CINCINNATI -- The Raiders need a better team or a better alarm clock.
The Cincinnati Bengals spoiled the homecoming of quarterback Carson Palmer on Sunday at Paul Brown Stadium, as Oakland sleepwalked its way to another inescapable hole in the Eastern time zone. After rolling to a 24-0 halftime lead, the Bengals cruised to a 34-10 victory.
"Obviously we didn't come out and start the game the right way," Raiders coach Dennis Allen said. "We came in at halftime, made a couple of adjustments. I thought the guys played harder and competed."
It was the ninth straight loss for the Raiders in the Eastern time zone, dating to a 27-24 win in Pittsburgh on Dec. 6, 2009.
The Raiders (3-8) staged a rare uprising in the third quarter. In a period during which they had been outscored 123-34 entering the game, Sebastian Janikowski kicked a 55-yard field goal and Palmer found Denarius Moore for a 20-yard touchdown pass while the defense was suddenly stifling the Bengals.
Cincinnati, with 289 yards at halftime, had four straight three-and-outs in the third quarter.
Things got interesting enough for fans to temporarily stop booing Palmer, who walked away from the Bengals after the 2010 season and eventually was traded to the Raiders, and instead give encouragement to the Cincinnati defense.
"I don't know (what changed), but it's not enough,'' Palmer said. "You can't play one good quarter of football. It has got to change."
"They came in, made their corrections and they really got after us," Lawson said. "That's what this league is all about. We had to go back to what we were doing, not reinvent stuff and really just play football.''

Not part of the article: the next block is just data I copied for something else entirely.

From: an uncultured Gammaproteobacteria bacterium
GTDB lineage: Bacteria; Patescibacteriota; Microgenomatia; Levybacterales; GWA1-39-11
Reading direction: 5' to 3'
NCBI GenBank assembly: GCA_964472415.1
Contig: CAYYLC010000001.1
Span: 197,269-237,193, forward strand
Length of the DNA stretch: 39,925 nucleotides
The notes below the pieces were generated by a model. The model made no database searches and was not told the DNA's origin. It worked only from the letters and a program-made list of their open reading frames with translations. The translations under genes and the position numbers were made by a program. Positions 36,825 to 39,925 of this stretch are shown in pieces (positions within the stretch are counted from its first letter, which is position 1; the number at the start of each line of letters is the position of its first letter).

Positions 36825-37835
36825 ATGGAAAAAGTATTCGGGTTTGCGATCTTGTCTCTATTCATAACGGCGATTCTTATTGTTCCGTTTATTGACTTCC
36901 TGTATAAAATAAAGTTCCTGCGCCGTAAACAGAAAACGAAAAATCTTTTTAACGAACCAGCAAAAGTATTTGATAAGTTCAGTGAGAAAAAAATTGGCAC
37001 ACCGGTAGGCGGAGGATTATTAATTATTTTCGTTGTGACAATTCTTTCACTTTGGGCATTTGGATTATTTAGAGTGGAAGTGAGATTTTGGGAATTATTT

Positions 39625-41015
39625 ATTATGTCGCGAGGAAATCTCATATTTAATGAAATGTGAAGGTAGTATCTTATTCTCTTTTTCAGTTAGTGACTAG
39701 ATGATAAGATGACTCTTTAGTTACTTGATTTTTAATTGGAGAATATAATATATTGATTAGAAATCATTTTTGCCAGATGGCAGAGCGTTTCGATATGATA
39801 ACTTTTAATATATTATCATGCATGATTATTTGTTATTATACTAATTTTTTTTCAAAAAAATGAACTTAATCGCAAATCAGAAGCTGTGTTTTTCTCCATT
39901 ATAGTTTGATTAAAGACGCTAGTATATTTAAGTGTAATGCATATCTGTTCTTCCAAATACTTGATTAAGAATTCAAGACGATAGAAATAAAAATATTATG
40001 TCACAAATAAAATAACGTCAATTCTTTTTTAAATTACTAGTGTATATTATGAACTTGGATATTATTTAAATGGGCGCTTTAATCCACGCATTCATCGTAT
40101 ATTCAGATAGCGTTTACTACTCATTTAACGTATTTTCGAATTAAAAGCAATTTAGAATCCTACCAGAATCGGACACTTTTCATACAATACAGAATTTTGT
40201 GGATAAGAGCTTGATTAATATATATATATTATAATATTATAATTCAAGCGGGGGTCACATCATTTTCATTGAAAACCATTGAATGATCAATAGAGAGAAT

The Raiders had good reason to feel wronged -- Joselio Hanson made a beautiful strip of Mohamed Sanu, batted the ball back in bounds, and without the whistle it's conceivable the Raiders would have had the score, or at least possession of the ball.
Instead, the Bengals by rule got the option of taking the ball where the play was ruled dead or taking the down over. One play later, after a Cincinnati false start, Bengals tackle Andrew Whitworth got into it with Raiders defensive end Lamarr Houston, who hit Dalton on the play.
It precipitated a scrum that resulted in Whitworth, Houston and Raiders defensive tackle Tommy Kelly all getting ejected.
"From the point of the turnover, or whatever you want to call it, it kind of went downhill after that," Allen said.
None if it changed the obvious. A horrendous start was the main culprit for a fourth straight loss, which hasn't happened since Tom Cable was coach in 2008.
Cincinnati (6-5) got a handful of big plays that set up 2- and 5-yard touchdown passes from Dalton to Sanu, plus a 1-yard touchdown run by BenJarvis Green-Ellis, who had 129 yards on 19 carries.
The half ended with Nugent kicking a 55-yard field goal.
"We can't start like that. We can't win games like that," cornerback Ron Bartell said. "We've got to figure out what it is we did in the second half and carry it over to the beginning of the game.''
In the first half, Green-Ellis had a run of 48 yards, Cedric Peerman had a 31-yard run and Dalton had completions of 44 yards to A.J. Green and 27 yards to Gresham.
"I really don't know what happened," cornerback Michael Huff said. "I know they had a couple of big runs, a couple of big passes. It's not like they were driving. It was a big play here, a big play there. We need to eliminate the big play and start faster somehow."
The Raiders offense played its role in the first-half no-show by failing to cross midfield until the second quarter. Then when they made their deepest penetration to the Cincinnati 39, a Palmer pass thrown slightly behind Marcel Reece glanced off the receiver's hands to Bengals defensive back Chris Crocker.
Crocker returned the interception 29 yards to set up Nugent's field goal at the end of the half.
The Raiders finished with a season-low 218 yards of total offense, their lowest output of the season.